has come to mean any old buffet offering a choice of foods here in the United States, the term originated in Sweden. Its roots are found in the upper class of 14th century Sweden where a small spread of bread, butter, and cheese was offered before mealtime.
The smorgasbord grew to include meats, both hot and cold, and at the 1912 Olympic Games in Stockholm it officially became the main meal instead of an appetizer.
I can report on my delightful experiences with the smorgasbord in my travels to Sweden: it's generally taken as breakfast, an appreciated large meal at the beginning of busy sightseeing days. Savory dishes included herring, salmon, sliced meats, cheeses, boiled vegetables, and breads while sweets range from fresh berries to pastries to porridge and jams. Smorgasbords are also served at celebratory occasions like the Easter holiday, weddings, graduations and can be extremely lavish.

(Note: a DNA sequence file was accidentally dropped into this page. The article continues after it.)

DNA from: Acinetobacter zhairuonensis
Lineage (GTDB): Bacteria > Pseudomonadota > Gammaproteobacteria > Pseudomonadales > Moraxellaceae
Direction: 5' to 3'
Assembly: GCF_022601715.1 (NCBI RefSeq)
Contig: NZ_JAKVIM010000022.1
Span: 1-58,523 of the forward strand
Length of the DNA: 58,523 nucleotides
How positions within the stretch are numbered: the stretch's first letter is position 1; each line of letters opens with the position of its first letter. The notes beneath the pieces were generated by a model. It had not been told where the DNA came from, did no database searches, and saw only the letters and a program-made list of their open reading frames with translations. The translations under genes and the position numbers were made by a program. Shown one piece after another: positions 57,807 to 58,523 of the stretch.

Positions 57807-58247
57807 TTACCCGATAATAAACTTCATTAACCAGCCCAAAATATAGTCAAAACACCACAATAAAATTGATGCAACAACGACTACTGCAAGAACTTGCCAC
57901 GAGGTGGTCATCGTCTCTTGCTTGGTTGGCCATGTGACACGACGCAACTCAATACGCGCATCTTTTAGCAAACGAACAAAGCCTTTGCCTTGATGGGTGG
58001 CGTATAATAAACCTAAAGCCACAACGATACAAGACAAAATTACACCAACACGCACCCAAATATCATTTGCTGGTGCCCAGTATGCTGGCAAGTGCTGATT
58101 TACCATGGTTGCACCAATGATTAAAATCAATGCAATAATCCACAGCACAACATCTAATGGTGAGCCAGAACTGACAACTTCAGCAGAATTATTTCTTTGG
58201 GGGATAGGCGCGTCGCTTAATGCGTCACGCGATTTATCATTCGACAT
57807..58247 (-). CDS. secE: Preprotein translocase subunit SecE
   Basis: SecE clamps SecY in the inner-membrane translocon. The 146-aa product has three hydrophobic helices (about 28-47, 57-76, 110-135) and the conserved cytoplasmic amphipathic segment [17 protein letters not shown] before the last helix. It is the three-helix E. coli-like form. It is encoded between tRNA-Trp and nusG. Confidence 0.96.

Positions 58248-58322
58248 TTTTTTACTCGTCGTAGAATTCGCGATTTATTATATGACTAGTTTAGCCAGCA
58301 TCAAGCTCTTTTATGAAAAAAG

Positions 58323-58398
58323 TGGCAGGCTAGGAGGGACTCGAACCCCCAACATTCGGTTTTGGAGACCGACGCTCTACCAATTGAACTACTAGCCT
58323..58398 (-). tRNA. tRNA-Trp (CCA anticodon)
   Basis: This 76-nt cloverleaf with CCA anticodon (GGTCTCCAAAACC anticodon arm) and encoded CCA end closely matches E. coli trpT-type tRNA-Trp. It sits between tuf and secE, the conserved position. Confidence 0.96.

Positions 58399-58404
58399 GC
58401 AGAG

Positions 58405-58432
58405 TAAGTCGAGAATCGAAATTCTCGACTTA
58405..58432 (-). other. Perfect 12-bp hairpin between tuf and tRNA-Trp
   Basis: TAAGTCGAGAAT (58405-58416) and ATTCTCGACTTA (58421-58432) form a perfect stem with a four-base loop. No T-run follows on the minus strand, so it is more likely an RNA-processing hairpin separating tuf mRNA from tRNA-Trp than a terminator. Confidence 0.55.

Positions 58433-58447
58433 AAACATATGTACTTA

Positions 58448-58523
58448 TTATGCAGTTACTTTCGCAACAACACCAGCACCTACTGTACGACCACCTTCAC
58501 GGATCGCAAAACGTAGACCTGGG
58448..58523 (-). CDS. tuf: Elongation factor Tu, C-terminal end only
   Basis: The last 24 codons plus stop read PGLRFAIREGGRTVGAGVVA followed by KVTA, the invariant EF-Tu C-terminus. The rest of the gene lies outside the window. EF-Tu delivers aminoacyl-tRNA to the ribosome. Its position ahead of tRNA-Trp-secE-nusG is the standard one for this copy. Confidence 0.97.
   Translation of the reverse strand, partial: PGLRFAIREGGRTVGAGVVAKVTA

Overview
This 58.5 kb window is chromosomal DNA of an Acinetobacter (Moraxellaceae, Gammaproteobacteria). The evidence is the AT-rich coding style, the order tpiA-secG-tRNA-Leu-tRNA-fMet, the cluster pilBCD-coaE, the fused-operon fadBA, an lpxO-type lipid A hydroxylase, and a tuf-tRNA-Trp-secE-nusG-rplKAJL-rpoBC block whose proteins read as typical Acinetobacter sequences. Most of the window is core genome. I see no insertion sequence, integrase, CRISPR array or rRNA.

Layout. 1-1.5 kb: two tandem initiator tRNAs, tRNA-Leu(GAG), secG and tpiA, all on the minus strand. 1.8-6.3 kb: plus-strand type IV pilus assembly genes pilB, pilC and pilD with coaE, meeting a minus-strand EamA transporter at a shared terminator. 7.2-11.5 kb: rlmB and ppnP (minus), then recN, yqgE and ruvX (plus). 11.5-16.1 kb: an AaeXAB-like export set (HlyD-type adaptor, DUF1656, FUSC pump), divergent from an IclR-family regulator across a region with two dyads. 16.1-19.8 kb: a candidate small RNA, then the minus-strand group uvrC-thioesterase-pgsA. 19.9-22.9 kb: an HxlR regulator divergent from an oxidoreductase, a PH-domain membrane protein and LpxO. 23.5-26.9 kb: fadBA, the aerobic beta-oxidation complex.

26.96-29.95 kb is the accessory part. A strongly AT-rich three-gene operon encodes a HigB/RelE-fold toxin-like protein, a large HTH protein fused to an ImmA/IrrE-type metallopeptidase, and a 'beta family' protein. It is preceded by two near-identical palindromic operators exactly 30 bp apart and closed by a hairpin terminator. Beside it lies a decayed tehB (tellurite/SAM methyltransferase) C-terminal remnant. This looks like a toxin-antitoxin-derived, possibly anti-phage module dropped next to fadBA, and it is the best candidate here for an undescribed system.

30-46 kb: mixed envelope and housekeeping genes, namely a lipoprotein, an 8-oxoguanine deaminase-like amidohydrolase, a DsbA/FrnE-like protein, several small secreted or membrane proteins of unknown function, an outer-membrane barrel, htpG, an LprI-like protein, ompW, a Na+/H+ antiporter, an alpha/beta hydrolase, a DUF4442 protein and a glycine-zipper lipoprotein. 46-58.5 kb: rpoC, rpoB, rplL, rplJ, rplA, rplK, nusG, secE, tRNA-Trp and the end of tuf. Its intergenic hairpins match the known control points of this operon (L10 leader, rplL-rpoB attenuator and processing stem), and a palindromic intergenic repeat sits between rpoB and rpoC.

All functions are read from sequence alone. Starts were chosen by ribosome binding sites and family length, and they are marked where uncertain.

Have any Kitchn readers ever partaken of a real, bonafide smorgasbord? What was your experience?
Related: Swedish Kitchen Tour: Chez Larsson
(Image: Floris Claesz van Dyck via Wikimedia Commons)